sickness

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SICKNESS. By sickness is understood any affection of the body which deprives it temporarily of the power to fulfill its usual functions.
     2. Sickness is either such as affects the body generally, or only some parts of it. Of the former class, a fever is an example; of the latter, blindness. When a process has been issued against an individual for his arrest, the sheriff or other officer is authorized, after he has arrested him, if he be so dangerously sick, that to remove him would endanger his life or health, to let him remain where he found him, and to return the facts at large, or simply languidus. (q.v.)

References in periodicals archive ?
Football pundit suffered altitude sickness of his attempted ascent of Mount Kilimanjaro, Africa's highest peak
One solution to cerebral edema, the swelling on the brain that can develop from altitude sickness, is to take ibuprofen.
Ironically it wasn't altitude sickness that killed him on 20th March as, except for missing fingers and toes, he was fully recovered from his ordeal.
He said: "Of the 14 team members, only 12 reached the summit with three of those having severe altitude sickness.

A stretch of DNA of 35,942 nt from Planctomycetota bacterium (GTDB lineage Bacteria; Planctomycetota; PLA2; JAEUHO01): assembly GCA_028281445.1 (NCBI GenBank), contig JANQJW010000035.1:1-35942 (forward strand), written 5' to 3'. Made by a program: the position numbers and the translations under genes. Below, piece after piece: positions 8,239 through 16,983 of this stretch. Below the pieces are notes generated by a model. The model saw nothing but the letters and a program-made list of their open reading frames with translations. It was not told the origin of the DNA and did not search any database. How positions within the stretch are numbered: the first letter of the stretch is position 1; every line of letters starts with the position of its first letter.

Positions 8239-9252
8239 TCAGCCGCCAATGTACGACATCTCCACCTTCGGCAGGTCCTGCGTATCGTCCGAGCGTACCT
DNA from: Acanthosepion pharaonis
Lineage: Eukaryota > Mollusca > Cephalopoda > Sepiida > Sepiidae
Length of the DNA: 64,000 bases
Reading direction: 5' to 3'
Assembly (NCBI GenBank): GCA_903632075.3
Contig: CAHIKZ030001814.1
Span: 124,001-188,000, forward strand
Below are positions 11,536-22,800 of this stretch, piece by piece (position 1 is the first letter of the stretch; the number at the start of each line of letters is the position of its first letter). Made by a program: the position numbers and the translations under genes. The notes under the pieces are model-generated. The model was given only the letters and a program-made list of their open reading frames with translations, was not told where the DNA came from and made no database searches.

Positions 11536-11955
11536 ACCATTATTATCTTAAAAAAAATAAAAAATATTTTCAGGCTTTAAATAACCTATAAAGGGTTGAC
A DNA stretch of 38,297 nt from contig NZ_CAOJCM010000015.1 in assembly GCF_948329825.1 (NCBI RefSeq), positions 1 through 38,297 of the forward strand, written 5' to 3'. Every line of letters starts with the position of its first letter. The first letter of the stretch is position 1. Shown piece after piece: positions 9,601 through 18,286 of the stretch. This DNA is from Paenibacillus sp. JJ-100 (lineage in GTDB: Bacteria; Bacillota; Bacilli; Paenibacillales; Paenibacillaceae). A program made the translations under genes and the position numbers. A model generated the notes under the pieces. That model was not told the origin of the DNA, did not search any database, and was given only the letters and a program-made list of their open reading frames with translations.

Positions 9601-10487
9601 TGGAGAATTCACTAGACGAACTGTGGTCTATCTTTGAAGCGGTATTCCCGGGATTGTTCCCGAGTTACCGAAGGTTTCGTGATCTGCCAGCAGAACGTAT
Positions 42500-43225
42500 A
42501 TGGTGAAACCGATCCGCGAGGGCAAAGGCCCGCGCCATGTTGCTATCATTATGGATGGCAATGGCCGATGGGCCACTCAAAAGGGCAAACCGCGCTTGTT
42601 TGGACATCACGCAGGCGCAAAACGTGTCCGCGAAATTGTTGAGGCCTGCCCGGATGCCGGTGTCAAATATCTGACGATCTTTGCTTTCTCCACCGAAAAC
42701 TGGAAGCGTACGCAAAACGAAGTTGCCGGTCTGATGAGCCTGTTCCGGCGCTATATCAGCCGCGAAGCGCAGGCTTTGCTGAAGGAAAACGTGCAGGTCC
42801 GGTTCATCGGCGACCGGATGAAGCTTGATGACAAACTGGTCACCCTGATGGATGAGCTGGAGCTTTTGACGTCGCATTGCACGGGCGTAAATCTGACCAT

High Altitude sickness - also known as Acute Mountain Sickness (AMS) -- is a pathological condition caused by acute exposure to low partial pressure of oxygen at high altitude.
Namvir battled altitude sickness, with doctors advising her to stop, during the climb.
The fight on the mountainside hasn't even begun yet, and you're already at a significant disadvantage: You probably have altitude sickness, and the more you exert, the sicker you'll get.
Roanne Rouse Houck saw a lot of ski vacationers cutting their trips short because of altitude sickness.
Nothing though could have prepared us for what we faced, including freezing temperatures, unbearable altitude sickness and an extraordinary challenging climb.
I've been having anxiety dreams because I've been reading terrible tales about Kilimanjaro and altitude sickness, about how your brain can expand and burst, so that doesn't help at all.
But it was far from plain sailing for the 25-year-old from Stechford, who overcame altitude sickness and insomnia to complete his latest and most arduous challenge in aid of Birmingham Children's Hospital.
A MOUNTAIN climber who contracted severe altitude sickness after trying to conquer Mount Everest has been told he could be left disabled for life.